JERUSALEM — Observant Jews in Israel craving a smoke during the weeklong Passover holiday that starts at sundown Monday can now enjoy a rabbi-approved puff.
It's the first time cigarettes have joined the long list of goods stringently checked to ensure they comply with Passover rules on what items are allowed, or kosher for the holiday — meaning they have not come in contact with grains or other forbidden ingredients.
The stamp of approval came from the Beit Yosef private rabbinic group, which certifies foods as compliant with Jewish dietary restrictions. Last month, Beit Yosef approved three local cigarette brands for smoking during Passover. The chief rabbinate in Israel, however, disapproved of the measure, saying cigarettes are life-threatening and should not be approved by rabbis.
“Poison is not kosher. For all days of the year, not just Passover,” said the chief rabbinate's spokesman, Ziv Maor.
But Rabbi Igal Ben Ezra, Beit Yosef's chief supervisor, said the certification was meant for Israeli smokers who only buy products marked as “kosher for Passover” and who might be concerned about buying cigarettes without such a label. It's “mostly for people who have doubts on this subject,” said Ben Ezra.
The Jewish holiday of Passover celebrates the biblical Exodus story of the Israelites' escape from slavery in Egypt to the Promised Land. According to tradition, the Israelites were in a rush and had no time to let their bread rise as they fled. To commemorate the hasty Exodus, Jews eat matzo, or flat wheat crackers that symbolize unleavened bread, and refrain from foods containing leavening such as pasta during Passover.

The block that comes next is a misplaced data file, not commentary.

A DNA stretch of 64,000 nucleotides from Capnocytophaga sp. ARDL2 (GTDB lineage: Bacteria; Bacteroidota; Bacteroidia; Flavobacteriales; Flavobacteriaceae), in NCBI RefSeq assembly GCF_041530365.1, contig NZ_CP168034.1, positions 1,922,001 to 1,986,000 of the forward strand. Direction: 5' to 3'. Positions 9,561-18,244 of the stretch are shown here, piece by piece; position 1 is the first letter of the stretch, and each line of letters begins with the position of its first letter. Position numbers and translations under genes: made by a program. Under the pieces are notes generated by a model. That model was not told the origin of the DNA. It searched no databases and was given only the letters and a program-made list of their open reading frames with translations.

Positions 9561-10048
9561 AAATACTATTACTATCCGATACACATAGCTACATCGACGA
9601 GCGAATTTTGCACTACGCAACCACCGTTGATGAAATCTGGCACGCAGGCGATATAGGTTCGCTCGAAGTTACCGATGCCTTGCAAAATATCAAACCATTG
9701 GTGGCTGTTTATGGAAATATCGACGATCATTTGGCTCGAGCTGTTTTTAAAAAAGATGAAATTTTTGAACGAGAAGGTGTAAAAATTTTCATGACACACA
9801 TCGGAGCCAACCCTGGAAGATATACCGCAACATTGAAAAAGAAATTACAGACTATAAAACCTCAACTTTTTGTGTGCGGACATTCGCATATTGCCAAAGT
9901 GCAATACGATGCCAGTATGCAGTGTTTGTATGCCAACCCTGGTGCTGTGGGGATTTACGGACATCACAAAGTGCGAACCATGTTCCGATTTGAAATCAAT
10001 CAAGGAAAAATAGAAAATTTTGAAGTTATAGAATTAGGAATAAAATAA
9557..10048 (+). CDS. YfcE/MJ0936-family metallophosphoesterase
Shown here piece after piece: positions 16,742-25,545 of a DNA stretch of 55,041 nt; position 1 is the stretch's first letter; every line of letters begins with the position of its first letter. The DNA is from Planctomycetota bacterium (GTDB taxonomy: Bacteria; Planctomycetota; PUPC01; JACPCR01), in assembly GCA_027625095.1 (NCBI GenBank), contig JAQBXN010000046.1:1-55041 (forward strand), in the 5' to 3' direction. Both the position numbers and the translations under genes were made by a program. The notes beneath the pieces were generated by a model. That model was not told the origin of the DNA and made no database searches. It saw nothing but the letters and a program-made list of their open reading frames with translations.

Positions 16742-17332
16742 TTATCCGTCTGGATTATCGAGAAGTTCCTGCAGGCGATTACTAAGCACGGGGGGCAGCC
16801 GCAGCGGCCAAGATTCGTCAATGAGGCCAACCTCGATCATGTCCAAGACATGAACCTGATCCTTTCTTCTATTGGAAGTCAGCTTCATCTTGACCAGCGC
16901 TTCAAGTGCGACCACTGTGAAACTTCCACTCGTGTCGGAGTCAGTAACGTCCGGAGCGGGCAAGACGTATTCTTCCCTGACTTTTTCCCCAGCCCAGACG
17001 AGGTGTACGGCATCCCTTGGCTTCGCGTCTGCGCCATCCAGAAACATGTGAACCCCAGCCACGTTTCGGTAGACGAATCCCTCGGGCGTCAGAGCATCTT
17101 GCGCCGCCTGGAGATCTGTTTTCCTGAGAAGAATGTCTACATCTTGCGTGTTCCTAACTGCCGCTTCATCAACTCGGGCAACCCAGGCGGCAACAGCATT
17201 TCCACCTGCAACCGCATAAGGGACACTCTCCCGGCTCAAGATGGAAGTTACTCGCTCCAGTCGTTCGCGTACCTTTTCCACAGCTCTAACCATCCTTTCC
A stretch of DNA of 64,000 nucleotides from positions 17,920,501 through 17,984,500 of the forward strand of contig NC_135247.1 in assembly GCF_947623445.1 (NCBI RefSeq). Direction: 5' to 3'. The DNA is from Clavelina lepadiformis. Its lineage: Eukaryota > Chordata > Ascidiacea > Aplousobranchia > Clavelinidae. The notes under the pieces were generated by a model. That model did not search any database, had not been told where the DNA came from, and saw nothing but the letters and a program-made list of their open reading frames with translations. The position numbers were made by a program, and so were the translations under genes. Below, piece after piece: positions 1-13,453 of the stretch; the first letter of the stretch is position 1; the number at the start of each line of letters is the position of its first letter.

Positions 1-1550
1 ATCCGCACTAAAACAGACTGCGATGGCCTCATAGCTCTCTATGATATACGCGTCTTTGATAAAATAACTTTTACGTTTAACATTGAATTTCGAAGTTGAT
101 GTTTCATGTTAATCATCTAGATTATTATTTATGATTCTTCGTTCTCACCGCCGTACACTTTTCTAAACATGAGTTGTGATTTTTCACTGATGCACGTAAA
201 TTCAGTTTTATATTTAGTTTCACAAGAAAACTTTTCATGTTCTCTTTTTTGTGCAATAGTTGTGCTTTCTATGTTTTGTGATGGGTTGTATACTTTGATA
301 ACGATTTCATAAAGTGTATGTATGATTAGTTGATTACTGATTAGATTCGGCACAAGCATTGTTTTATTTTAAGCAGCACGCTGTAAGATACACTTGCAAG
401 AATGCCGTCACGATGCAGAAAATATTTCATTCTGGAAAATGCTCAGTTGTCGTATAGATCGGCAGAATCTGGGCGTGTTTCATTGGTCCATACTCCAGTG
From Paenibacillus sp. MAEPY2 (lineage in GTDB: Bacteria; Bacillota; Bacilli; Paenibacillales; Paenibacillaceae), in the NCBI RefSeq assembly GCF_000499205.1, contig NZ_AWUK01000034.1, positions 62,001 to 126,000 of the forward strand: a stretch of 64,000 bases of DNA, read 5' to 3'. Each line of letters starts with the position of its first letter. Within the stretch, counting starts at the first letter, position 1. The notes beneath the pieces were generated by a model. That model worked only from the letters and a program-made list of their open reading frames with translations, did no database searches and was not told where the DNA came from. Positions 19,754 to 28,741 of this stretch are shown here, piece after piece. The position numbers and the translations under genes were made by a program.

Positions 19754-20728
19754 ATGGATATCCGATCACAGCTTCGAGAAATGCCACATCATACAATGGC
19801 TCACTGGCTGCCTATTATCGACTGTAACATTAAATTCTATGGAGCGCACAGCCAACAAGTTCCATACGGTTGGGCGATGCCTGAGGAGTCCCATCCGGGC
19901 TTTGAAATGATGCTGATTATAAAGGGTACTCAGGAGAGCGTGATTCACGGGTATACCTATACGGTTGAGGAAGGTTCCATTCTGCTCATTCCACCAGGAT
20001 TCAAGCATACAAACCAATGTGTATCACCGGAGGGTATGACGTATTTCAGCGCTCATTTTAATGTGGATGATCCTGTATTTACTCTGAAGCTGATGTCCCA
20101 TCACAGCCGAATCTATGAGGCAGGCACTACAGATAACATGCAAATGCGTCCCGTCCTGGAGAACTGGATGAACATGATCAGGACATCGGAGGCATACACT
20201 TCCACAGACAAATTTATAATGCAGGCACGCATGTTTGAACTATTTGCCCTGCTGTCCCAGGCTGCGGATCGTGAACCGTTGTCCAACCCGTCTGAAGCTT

During the holiday, Jewish law forbids chametz — anything consisting of grains that may have come in contact with water, starting the process of fermentation.
Jews, including many who are not religiously observant the rest of the year, spend weeks ahead of Passover cleaning their homes and belongings to rid them of any morsel of food considered to be chametz.
The weeklong Passover diet is in addition to the year-round kosher regulations that ban pork and shellfish, require meat to be ritually slaughtered and forbid the mixing of meat and dairy.
And even though only about 20 percent of Israeli Jews identify themselves as Orthodox, statistics suggest almost everyone attends the traditional Passover meal and most Israeli Jews refrain from eating foods that contain forbidden grains throughout the holiday.
To accommodate them, the Israeli food industry transforms ahead of Passover.
Manufacturers of popular snacks substitute their regular recipes with ingredients approved for Passover. Cows eat corn and alfalfa instead of grain-based hay so that observant Jews can drink their milk because religious practice forbids deriving benefit from an animal that has eaten banned grains. Kosher restaurants, including kosher branches of McDonalds, serve buns made of alternative ingredients, such as potato flour.
Determining what exactly is permitted during Passover has become more complicated in the modern age, as rabbis have pondered what to do with products like pet food and pills. Many industries have adapted and as a result, there are now pet products and medicines that are labeled kosher-for-Passover.